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  • Writer's pictureMark C. Anderson

Paradise Found, Just Up the Road

Updated: Jul 28, 2020

The little Victorian Valley Chapel nestles in the big belly of a sweeping expanse that feels like it was ripped from the pages of a period romance novel. The humble church's bright white walls match the cotton-ball clouds, set off by the dancing golden grass and brilliant green trees towering overhead.

A red-breasted robin snags a worm at the perimeter of the church’s meadow. A juvenile bald eagle spirals through the blue above. A raven watches from a tall fir. There isn’t another human for miles.

The door to the chapel is unlocked. Inside, the golden light at play on the benches and the soft colors of stained glass deepen the feeling that an alternate dimension is in play. Time is a slow-moving syrup. A powerful sort of peacefulness permeates the space. A flyer in the entry quakes the calm: The 14-acre property and the chapel are for sale at $790,000.

Past the church, the weathered wood sign that points to “Meditation Garden” brings on a forest-framed lawn with picnic tables on one side and two rocking chairs on the other. Next to the chairs sits a totem honoring native heritage. Further ahead, a Buddha meditates across from a bench.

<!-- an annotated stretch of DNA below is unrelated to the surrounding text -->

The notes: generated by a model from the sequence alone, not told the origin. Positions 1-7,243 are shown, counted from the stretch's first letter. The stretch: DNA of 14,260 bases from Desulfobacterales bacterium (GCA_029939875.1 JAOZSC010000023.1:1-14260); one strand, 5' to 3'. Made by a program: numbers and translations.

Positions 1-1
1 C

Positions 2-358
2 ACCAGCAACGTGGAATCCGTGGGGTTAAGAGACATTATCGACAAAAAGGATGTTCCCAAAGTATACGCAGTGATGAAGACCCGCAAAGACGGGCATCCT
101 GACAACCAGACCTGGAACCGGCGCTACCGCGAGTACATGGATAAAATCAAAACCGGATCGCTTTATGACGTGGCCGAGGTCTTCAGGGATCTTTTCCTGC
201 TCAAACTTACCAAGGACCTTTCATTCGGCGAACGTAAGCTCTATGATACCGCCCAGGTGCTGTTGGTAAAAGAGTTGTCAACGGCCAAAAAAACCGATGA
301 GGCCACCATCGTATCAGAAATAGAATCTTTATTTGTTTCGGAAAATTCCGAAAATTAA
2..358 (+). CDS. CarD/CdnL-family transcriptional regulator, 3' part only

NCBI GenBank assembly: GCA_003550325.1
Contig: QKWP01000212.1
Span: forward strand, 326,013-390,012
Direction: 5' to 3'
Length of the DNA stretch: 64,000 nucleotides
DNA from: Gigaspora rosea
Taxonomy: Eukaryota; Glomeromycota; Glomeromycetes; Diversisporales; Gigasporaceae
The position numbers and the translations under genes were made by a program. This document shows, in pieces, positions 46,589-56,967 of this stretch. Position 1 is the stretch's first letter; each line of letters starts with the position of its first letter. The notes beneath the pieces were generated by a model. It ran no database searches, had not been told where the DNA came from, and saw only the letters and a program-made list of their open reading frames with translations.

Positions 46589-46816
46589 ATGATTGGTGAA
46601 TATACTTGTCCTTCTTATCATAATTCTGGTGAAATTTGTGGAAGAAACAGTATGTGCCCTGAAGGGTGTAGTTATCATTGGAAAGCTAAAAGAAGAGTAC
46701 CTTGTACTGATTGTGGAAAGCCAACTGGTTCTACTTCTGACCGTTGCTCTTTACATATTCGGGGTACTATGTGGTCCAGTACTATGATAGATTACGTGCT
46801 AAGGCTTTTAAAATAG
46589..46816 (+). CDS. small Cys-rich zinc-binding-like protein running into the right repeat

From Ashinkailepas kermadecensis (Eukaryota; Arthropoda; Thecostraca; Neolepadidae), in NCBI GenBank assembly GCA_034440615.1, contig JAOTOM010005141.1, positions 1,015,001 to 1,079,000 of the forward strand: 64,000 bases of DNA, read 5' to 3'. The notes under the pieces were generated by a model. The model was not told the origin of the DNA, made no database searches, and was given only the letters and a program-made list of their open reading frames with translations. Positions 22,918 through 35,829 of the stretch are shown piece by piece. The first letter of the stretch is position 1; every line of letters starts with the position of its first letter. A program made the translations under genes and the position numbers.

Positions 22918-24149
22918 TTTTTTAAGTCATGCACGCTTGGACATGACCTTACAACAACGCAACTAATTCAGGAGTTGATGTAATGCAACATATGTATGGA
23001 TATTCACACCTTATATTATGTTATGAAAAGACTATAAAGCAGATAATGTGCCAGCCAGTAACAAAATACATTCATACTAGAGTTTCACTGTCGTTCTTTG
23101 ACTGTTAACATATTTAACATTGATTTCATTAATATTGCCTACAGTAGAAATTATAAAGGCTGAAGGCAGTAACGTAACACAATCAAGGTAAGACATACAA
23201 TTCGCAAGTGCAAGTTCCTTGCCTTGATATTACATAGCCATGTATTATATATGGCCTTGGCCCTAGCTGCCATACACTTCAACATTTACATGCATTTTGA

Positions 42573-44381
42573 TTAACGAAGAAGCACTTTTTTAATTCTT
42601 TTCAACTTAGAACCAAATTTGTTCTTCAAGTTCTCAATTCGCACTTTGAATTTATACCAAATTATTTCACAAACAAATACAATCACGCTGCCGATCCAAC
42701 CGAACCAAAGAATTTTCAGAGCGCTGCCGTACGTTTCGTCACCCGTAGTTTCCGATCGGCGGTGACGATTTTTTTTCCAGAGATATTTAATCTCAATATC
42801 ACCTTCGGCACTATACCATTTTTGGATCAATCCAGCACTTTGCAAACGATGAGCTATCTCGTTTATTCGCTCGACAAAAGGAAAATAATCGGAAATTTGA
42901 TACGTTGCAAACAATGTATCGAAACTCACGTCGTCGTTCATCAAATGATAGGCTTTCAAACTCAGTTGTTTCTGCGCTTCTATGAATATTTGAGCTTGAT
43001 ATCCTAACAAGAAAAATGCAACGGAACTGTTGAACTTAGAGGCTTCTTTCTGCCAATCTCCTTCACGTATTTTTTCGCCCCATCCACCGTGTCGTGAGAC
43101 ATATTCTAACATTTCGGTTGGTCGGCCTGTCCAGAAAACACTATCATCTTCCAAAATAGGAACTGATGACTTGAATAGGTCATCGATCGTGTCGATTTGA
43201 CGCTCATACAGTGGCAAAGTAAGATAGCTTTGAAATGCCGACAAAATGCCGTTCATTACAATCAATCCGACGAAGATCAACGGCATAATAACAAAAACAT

Beyond that a small lake beckons through the trees. Wok-sized lily pads drift on its surface, paired with bulbous yellow blossoms. Geese glide in a group. The whisper-breeze, the radiating ripples, the angel-halo reflections on the water and Snoopy droopy tree on the island all conjure a quiet symphony of wonder.

Next to the water, wild salmon-berry bushes climb 18 feet high. Red-and-purple jewels plucked from its branches complete the kaleidoscope of sensorial experience with interplay of sour and sweet.

A red dragonfly, a blue dragonfly, a green dragonfly and a dragonfly with nutmeg camouflage all hovercraft past, synchronizing dips and turns with birdsong. A frog quicker than the eye adds a voluntary croak-note back up to the ensemble.

You can almost hear Pacha Mama's heartbeat drumming along with it all. And you can't help but think the most religious experience of such an afternoon isn't supposed to happen inside a church.

I want to transmit this quietude—this harmonious connectivity—to all people and places in pain. Just as it's impossible to separate this sky, valley, water and wildlife, it's impossible to separate gratitude for this moment from the aching dismay more can't share it.

Orcas Hotel owners Julia Felder and John Cox like to walk their dog Brooks up here when they can take a brief getaway from a hectic day.

“It all melts away,” she says. “We return renewed.”


To reach Victorian Valley from Orcas Hotel, walk, bike or drive southeast along Orcas Road, turn left at Laporte Road. (If you travel past the big sign that says GRANT you've gone too far.) Back on Laporte, you'll encounter a fork in the road. Take the left prong, and the immediate 90-degree left turn after it. That Victorian Valley Road can be followed to the chapel. Discreet signs reading "Chapel" help guide the way.

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